Pregnant mice were operated as approved by the Government of Upper Bavaria under licence number 55.2-1-54-2531-144/07 and were anaesthetized by intraperitoneal (i.p.) injection of saline solution containing fentanyl (0.05 mg/kg), midazolam (5 mg/kg) and medetomidine (0.5 mg/kg) and E12-13 embryos were electroporated as described by Saito (Saito, 2006). Plasmids pCAG-ZO1-EGFP, pCAG-PACT-mKO1 [gifts from Dr F. Matsuzaki; mKO1 (Medical and Biological Laboratories)] (Konno et al., 2008), pCIG2-CAG (cytoplasmic GFP; gift from Dr C. Schuurmans) (Hand et al., 2005) and pCAGGs-GAP43-GFP (Attardo et al., 2008) were dissolved in saline to give a final concentration of 1 μg/μl and co-introduced with Fast Green (2.5 μg/μl, Sigma). Electric pulses were generated by ElectroSquireportator T830 (Harvard Apparatus) and applied five times at ∼40 mV for 50 msec each at intervals of 100 msec. Anaesthesia was terminated by i.p. injection of saline solution containing buprenorphine (0.1 mg/kg), atipamezol (2.5 mg/kg) and flumazenil (0.5 mg/kg). Animals recovered well after the operation and no signs of distress could be observed one day later. The tissues for en face imaging were prepared as described previously (Konno et al., 2008). Slices of the embryonic brains were cut 1 day later at a thickness of 300 μm using a vibratome (Leica VT1200S), embedded into collagen matrix (Nitta Gelatin, Cell Matrix type A) and subsequently covered with neurobasal medium (Gibco) with supplements (Polleux and Ghosh, 2002). Images were captured every 8 minutes for en face imaging using a confocal microscope (Olympus Fluoview 1000) or every 20 minutes for slice imaging using an Olympus microscope Fluoview 1000 equipped with a Ti:sapphire Laser tuned to 880 nm to excite GFP fluorescent protein and analyzed using Olympus FV10-ASW1.7 Viewer software and ImageJ (http://rsbweb.nih.gov/ij).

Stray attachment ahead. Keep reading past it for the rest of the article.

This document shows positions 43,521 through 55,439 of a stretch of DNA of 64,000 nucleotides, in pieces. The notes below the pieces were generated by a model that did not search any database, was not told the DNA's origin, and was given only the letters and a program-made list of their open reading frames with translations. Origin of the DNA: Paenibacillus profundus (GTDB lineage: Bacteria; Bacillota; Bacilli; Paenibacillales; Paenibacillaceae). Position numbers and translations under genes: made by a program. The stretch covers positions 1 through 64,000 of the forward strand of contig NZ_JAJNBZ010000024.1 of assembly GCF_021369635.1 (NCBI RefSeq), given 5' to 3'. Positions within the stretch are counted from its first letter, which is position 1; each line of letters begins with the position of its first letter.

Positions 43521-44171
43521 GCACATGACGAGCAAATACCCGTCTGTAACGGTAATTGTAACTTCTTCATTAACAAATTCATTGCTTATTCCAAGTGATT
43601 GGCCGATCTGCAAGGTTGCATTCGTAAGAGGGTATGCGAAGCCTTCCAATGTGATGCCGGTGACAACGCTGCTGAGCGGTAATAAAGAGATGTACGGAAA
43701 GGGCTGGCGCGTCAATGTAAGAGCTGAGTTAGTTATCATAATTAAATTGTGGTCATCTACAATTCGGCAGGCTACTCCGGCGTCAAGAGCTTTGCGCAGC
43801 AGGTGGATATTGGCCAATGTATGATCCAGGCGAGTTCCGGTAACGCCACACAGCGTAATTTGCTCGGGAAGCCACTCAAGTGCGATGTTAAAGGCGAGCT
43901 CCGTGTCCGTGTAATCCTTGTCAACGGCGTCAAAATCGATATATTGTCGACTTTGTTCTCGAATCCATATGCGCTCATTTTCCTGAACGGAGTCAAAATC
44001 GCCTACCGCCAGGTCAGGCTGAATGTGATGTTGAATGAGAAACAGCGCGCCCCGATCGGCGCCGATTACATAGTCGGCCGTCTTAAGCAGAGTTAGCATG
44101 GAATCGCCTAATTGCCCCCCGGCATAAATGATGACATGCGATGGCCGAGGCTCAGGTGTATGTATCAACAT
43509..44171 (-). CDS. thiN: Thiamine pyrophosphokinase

Continuous live imaging of cortical progenitors in vitro

The cerebral cortex was dissected from E13 or E14 embryos, dissociated and cultured as described previously (Costa et al., 2008). Using cell observer (Zeiss), images were acquired every 4 minutes for phase contrast and every 3 hours for fluorescence for 4-7 days using Axiovision Rel. 4.5 software. Data was analyzed using TTT tracking software as previously described (Costa et al., 2008; Rieger et al., 2009).

Ratiometric semi-quantitative PCR (qPCR)

Total RNA was extracted from E12 or E15 cerebral cortices using RNAeasy mini kit (QIAGEN) followed by reverse transcription to cDNA using SuperScript II Kit (Invitrogen). Real-time PCR was performed by using the DNA Engine Opticon (Bio-Rad Laboratories) and SYBR Green qPCR kit (Bio-Rad) in triplicate at 95°C for 15 minutes, followed by 40 cycles consisting of 94°C for 15 seconds, primer annealing at the optimal temperature for 30 seconds and primer extension at 72°C for 30 seconds. A melting curve analysis was performed from 70°C to 95°C in 0.3°C intervals to demonstrate the specificity of each amplicon and to identify the formation of primer dimers. Gapdh was used to normalize for differences in RNA input. Relative expression of each mRNA was calculated using the ΔCt between the gene of interest and Gapdh (E=2–ΔΔCt). Primers are shown in supplementary material Table S1.

Luciferase assay